What is the Rarest Wolf Species?
The gray wolf is one of the biggest wolf species that are found throughout the world. But there are some rarest wolf species that are marked as endangered species or have gone extinct.
Moreover, the 5 rarest canids that are present in our ecosystem are the Mexican gray wolf, red wolf, Darwin’s fox, island wolf, and Ethiopian wolf. We will discuss all these endangered wolf species in detail in this blog.
5 Rarest Wolf Species – (With Pictures & Conservation Status)
Mexican Gray wolves
The Mexican Wolf (Canis lupus baileyi) is one of the smallest wolf species in north america and northern Mexico. This subspecies has faced a severe decline in population over the years.
The main factors that led this subspecies nearer to extinction are habitat loss, illegal killing, and hunting.
These wolves have suffered from habitat fragmentation due to human activities, leading to reduced territory and limited prey availability.
Presently, there are 300 Mexican wolves in the captive breeding center in the U.S., and nearly 60 are left in the wild where they are referred to as the “nonessential experimental population.”
It is marked as a critically endangered species, and the conservation programs which were planned for restoring this species are facing objections.
Moreover, this species faced strong hatred from US Fish and Wildlife Service in 2018, as they had legalized killing them.
And in 1973 some red wolves were captured, and only 14 pure breeds were captivated. Presently, there are 200 red wolves in the captivated center, and around 120 wolves habituated the wild of northeastern North Carolina.
This wolf subspecies is also categorized as an experimental nonessential population and were the victim of illegal hunting like Mexican wolves.
At the start of 2012, 10 red wolves were killed, and FWS found out the data to detect the suspect for these killings.
Moreover, red wolves are listed as critically endangered species by the International Union for Conservation of Nature (IUCN) and protected under the Endangered Species Act.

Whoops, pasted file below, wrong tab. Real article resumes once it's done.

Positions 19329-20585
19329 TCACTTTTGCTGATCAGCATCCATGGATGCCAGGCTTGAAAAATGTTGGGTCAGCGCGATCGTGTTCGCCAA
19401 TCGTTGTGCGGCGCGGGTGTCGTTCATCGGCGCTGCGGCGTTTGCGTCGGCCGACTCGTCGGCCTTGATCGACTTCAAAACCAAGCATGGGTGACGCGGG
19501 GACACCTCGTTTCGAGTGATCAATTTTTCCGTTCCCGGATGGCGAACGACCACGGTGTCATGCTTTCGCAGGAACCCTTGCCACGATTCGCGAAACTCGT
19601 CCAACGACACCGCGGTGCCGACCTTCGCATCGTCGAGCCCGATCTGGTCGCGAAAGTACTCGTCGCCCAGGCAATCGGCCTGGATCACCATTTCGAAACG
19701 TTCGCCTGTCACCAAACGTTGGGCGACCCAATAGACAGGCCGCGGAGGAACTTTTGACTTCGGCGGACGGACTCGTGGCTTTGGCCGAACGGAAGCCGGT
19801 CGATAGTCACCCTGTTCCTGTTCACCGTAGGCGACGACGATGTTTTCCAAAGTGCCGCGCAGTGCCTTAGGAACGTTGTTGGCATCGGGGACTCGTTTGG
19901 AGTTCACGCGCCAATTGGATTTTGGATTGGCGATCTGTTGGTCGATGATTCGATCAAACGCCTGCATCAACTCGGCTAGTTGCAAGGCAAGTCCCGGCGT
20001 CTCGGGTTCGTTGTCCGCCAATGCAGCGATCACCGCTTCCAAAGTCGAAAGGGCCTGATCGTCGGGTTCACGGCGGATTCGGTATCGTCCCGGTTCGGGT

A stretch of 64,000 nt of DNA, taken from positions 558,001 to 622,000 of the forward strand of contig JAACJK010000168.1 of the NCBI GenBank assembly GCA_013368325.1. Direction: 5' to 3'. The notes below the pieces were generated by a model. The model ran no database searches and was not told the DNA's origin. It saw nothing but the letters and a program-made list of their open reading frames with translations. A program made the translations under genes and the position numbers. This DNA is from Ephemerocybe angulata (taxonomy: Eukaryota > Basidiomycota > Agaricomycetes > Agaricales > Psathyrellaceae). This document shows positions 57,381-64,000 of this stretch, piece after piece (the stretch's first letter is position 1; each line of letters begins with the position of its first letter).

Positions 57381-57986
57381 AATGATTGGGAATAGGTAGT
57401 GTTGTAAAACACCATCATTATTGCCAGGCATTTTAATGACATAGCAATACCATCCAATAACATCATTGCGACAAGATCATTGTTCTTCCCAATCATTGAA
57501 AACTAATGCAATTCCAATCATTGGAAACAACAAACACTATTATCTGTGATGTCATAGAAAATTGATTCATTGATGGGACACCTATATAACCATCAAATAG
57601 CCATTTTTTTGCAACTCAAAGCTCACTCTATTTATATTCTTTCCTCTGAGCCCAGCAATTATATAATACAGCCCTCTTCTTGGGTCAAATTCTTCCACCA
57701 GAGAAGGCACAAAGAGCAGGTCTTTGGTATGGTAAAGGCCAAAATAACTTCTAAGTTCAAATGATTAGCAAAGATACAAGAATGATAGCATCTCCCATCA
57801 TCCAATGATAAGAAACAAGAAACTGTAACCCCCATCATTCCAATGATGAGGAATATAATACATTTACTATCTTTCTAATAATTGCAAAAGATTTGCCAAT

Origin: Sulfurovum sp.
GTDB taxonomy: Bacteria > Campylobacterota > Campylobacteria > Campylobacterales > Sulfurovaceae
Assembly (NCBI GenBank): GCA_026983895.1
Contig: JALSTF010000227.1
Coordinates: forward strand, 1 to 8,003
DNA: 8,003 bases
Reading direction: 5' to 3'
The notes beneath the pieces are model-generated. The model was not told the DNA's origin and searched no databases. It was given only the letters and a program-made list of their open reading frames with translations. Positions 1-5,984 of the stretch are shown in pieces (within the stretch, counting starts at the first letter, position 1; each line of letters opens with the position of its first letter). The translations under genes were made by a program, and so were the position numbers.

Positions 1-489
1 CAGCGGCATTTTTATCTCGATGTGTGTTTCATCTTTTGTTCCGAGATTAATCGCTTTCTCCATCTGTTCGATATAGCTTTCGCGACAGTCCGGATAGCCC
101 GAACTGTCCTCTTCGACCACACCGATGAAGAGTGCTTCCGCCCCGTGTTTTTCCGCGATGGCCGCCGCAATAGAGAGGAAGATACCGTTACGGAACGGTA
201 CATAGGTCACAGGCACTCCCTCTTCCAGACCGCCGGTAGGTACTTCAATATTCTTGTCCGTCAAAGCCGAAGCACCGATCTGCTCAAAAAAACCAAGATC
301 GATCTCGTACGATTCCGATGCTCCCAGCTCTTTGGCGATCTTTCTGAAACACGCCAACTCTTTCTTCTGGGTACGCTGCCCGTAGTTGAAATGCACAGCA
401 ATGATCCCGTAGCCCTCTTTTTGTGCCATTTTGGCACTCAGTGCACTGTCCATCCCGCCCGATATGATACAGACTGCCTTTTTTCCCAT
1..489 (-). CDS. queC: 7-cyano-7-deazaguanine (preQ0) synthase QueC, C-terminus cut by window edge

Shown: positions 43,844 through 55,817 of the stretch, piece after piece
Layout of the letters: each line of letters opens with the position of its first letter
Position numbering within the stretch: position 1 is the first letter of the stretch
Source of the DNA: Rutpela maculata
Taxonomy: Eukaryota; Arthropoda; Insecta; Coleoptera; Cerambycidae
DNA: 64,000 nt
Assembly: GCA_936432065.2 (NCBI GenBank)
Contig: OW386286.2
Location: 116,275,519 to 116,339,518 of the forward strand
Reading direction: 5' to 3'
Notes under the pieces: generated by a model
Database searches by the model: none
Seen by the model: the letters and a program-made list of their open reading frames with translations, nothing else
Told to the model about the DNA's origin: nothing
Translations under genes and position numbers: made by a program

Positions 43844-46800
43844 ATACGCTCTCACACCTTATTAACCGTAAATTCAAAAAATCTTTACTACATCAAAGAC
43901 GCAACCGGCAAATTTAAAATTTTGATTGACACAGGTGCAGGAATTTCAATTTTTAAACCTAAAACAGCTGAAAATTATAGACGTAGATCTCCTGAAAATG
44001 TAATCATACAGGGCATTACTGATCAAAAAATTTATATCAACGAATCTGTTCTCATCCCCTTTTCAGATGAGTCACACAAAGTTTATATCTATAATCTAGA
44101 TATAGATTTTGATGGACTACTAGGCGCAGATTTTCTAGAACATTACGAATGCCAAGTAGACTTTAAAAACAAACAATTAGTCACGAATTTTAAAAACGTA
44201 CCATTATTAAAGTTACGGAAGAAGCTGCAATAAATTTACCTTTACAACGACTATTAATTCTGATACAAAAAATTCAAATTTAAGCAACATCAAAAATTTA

Nearly 450 to 500 Ethiopian wolves (Canis simensis) are present in Africa. But the problem is that this number of Ethiopian wolves is distributed in six fragmented population groups.
Some with less than 25 wolves, are dispersed a hundred kilometers away from each other. So only a few of them can travel from one pack to another,
At the same time, the killing of livestock is ongoing, low levels of prey, diseases outbreak, and increasing human activities are also affecting the Ethiopian wolf population.
But in all these circumstances the good thing is the huge ratio of their population is secured in the protected area. And efforts are going on for developing the national parks, so this wolf subspecies can be safe from more damage.
This canine belongs to the fox family and is amongst the most endangered species. The Darwin’s Fox (Lycalopex fulvipes) is a critically endangered species endemic to the Chiloé Islands of Chile.
The population of the Darwin’s fox on the island, specifically in the two national parks of the island is safest, but outside of it, they are going through habitat loss and poaching.
As of the current conservation status, it is estimated that fewer than 250 foxes remain in the wild, making it one of the rarest canids in the world.
This canid is not only the sole animal but actually, is six various species that inhabited on its own separate island, away from the California coast.
These unique subspecies of foxes were badly affected by infectious diseases, especially the foxes of Catalina Island.
Additionally, the invasion by the golden eagles (Aquila chrysaetos), finds out medium or small-sized canines as their potential prey.
These giant eagles are hardly seen on the Californian island, but in 1960 the decline of the bald eagle (Haliaeetus leucocephalus) triggered them to migrate, and colonize.
In the 1990s, it results in the zero population of the four subspecies of the fox. Then in 2000, the San Miguel Island fox and the Santa Rosa Island fox, each species’ populations declined, and only 15 were left from each species.
Moreover, only 80 Santa Cruz island fox species and 103 Santa Catalina Island foxes were left. But this increasing number of declining ratio of canid species had boosted conservation efforts.
The result of these efforts appeared in 2011, the number of subspecies increased by hundreds and the other two subspecies (Santa Cruz and Santa Catalina) reached nearly 1400 to 1500.
There are many gray wolf subspecies, out of which some are rarest. These unique species of the Canid family are categorized as critically endangered. The 5 rarest canids are the Mexican gray wolf, red wolf, Ethiopian wolf, Darwin’s fox, and island fox.
But the conservation efforts are ongoing under the U.S. Endangered Species Act, and captive breeding programs to protect them from further damage. Don’t miss the video below by the National Wildlife Federation on the rarest wolf species.
Frequently Asked Question
Are there any rare wolves?
The Ethiopian wolf is the world’s rarest wolf.
What is the most dangerous wolf?
The northwestern wolf is the most dangerous wolf in the world.
What is the rarest wolf?
The red wolf( canis rufus) is the most dangerous and rarest wolf.
What is the rare extinct wolf?
The dire wolf is the rare extinct wolf.
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